Nearly six years after her premature death, the work of controversial playwright Sarah Kane (pictured) is being reclaimed with two major London productions next month.

Oxford Stage Company is presenting Kane’s Cleansed at north London’s Arcola Theatre for a limited season from 2 November to 3 December 2005, the final production under the regime of outgoing artistic director Dominic Dromgoole before he succeeds Mark Rylance at Shakespeare’s Globe (See News, 20 May 2005). In the 1998 play, Tinker inflicts horrific experiments on the inhabitants of an institution, keen to test the limits of their love for each other. The cast are Sean Gallagher, Toby Dantzic, Craig Gazey, Polly Frame, Lisa Diveney, Paul Brennan and Garry Collins. Sean Holmes (The Price, Translations) directs.

Kane’s 1996 play Phaedra's Love, a radical retelling of Seneca’s tragedy about incest and destruction, is presented as part of the Young Vic’s Young Genius season. It’s directed by Anne Tipton and co-produced by Bristol Old Vic, where it runs from 20 October to 5 November before transferring to the Barbican from 16 to 19 November 2005 (See News, 17 Jun 2005).

Kane rose to prominence in 1995 when, aged 23, her first play, Blasted, premiered at the Royal Court Theatre Upstairs, where it kickstarted the decade’s ‘in-yer-face’ dramatic movement, which also spawned controversial works by Mark Ravenhill, Anthony Neilson, Martin McDonagh and others. Blasted disgusted most critics with its portrayal of cannibalism and male and female rape. Despite the critical mauling, Kane went on to write Phaedra's Love, Cleansed and Crave, which also tackled disturbing themes through a mixture of poetic intensity and shocking imagery. With Crave, originally published under a pseudonym, critics at last began to re-evaluate Kane’s talent.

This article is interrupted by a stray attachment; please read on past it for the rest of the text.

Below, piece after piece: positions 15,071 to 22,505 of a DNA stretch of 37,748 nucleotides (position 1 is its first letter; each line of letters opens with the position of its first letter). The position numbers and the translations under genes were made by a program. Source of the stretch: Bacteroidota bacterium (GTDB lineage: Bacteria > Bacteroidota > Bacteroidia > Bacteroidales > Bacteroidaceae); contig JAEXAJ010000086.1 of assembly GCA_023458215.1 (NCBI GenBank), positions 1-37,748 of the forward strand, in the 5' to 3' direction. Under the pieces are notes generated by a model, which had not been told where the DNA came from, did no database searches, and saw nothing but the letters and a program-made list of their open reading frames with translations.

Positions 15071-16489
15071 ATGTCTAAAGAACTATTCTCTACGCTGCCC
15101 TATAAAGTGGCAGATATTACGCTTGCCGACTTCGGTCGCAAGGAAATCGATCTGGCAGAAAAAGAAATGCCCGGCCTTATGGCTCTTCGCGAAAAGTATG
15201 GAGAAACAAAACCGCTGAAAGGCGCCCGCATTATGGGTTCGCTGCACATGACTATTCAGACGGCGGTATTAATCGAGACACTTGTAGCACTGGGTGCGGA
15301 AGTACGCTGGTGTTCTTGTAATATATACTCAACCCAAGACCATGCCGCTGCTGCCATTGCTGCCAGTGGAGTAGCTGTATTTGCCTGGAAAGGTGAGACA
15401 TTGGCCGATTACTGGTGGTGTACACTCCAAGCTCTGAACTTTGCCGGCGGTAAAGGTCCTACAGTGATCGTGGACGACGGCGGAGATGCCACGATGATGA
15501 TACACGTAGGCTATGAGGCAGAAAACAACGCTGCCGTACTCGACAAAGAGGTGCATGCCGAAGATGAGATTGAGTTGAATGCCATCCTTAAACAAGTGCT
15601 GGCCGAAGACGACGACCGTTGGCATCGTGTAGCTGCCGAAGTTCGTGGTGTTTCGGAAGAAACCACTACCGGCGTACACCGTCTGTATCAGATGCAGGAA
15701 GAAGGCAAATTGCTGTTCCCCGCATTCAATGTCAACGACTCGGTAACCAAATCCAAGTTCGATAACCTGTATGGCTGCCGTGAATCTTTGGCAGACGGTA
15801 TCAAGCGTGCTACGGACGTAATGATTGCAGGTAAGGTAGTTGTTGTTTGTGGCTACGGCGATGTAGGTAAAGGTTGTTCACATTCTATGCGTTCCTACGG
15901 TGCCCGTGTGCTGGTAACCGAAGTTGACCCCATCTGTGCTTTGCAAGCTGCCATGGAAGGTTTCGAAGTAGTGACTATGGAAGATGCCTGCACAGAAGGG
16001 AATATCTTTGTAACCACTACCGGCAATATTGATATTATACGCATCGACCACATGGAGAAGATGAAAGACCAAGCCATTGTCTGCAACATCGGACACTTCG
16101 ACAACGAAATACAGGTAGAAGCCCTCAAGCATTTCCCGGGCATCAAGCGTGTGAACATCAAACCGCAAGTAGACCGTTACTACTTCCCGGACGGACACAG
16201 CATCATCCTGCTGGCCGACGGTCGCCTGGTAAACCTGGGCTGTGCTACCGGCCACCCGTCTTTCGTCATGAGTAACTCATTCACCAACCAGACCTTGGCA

However, the piece took its toll on Kane, a long-time depression sufferer. She checked herself in to hospital but recovery was short-lived. In January 1999, shortly after completing 4.48 Psychosis (the title refers to the time of the morning when suicides are most likely), Kane tried to kill herself with an overdose of anti-depressants and sleeping pills. Her flatmate found her and rushed her to hospital. Two days later, on 20 February 1999, when left alone for 90 minutes, she successfully hanged herself to death (See News, 23 Feb 1999). She was 28.

4.48 Psychosis was posthumously produced in June 2000 at the Royal Court where, a year later, a retrospective season of Kane’s work was almost unanimously acclaimed.

- by Caroline Ansdell & Terri Paddock